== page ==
HTTP Cache Manager should be enabled, this enables Jmeter to cache page elements during a journey as
a real user’s journey would during their browsing of the website on their own browser. During their journey though the site, the user’s browser would download the related embedded resourced only once and then these would be cached by the user’s browser. Also, If the same user returns to the site some time after their original visit then it could still be the cache that those assets are cached.
Listeners should be kept within the actual load test runs (e.g “View Results Tree” and “Aggregate Report”). Including this in the non-GUI real load test run can impact on the performance results being reported by Jmeter, as resources are used during the real test run to generate the reports. These listeners were removed from the test script to be replaced with a JTL results file, which can then be processed using Jmeter’s Report Dashboard functionality.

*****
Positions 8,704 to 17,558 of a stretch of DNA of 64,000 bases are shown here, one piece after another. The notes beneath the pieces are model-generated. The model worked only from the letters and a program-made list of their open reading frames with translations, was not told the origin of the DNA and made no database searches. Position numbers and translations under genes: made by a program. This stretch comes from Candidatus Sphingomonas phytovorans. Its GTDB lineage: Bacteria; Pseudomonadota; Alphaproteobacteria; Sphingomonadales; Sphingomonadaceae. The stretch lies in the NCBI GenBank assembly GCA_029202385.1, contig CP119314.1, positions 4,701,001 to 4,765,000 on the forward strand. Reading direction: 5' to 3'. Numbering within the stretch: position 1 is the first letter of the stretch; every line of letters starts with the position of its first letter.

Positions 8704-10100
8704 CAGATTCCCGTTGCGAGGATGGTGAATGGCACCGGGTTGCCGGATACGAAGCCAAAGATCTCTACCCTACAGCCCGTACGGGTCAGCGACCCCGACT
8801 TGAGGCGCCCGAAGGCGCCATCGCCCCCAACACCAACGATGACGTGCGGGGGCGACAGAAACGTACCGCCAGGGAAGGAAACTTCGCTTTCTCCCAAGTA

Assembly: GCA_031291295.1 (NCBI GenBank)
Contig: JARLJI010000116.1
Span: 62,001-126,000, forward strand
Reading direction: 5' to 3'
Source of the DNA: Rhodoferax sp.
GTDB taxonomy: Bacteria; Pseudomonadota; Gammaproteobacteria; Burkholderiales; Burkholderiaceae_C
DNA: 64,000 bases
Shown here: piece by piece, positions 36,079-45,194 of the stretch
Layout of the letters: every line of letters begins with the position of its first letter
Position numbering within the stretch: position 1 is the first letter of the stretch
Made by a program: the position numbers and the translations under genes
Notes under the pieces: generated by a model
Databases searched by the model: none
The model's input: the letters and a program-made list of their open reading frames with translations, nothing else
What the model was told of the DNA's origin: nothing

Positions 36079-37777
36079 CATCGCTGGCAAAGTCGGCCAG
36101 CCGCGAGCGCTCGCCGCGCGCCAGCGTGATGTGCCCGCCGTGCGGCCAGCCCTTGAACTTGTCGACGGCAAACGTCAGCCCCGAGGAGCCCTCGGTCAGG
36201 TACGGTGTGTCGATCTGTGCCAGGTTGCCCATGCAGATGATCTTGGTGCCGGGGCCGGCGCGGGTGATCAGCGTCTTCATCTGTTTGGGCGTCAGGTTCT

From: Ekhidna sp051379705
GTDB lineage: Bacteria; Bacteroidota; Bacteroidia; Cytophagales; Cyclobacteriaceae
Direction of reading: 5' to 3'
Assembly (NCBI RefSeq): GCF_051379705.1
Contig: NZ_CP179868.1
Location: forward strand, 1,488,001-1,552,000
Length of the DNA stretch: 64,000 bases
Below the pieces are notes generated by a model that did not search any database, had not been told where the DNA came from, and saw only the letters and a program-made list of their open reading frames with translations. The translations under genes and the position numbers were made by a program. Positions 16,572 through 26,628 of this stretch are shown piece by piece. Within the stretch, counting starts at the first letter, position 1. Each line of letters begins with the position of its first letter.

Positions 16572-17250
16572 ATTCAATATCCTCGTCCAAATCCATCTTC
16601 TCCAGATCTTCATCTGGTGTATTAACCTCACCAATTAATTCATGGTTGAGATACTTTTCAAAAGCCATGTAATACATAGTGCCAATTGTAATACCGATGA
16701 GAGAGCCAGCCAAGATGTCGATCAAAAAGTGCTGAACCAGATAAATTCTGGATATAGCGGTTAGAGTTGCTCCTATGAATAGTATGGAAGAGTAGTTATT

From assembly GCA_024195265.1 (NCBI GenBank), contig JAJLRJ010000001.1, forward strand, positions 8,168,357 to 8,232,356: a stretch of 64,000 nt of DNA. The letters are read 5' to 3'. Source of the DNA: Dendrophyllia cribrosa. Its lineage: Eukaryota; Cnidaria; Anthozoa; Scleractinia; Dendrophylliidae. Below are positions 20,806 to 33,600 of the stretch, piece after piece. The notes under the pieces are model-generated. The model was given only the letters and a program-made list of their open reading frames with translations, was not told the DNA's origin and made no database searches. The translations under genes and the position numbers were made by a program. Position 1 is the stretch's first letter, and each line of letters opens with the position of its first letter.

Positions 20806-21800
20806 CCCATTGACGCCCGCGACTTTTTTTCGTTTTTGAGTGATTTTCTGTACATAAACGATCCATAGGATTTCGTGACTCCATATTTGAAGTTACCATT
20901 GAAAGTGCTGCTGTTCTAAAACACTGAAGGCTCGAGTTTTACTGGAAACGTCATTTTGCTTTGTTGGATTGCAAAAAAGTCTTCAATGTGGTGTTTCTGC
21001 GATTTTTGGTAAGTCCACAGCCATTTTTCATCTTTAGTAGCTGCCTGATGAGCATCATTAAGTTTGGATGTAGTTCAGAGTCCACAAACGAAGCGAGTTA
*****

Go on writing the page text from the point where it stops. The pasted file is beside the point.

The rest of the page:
A target response time for evaluated so that the dashboard report’s “Apdex score” can be used as a quick way to measure the effect of changes on performance between test runs. The Apdex score is based on a certain amount of people being able to access the site in a tolerable time . If the response time is over a certain “frustrating” amount, this lowers the score. The times can be set using the “apdex_satisfied_ threshold” and “apdex_tolerated_threshold” parameters.
Set a target “Orders per hour” metric to present to business users, not a Virtual User count. “Virtual users” can be a complex topic to understand what in real life the test is measuring. By calculating the site conversion rate, orders per hour, average time a user spends on the site and think time in between each page load, industry standard calculations can be used to present different load test scenarios based on orders per hour to be achieved.
Finally, your Jmeter test server should be run on a server geographically close to where the majority of your user traffic is coming from and where your cloud infrastructure is hosted – hopefully these would be the same.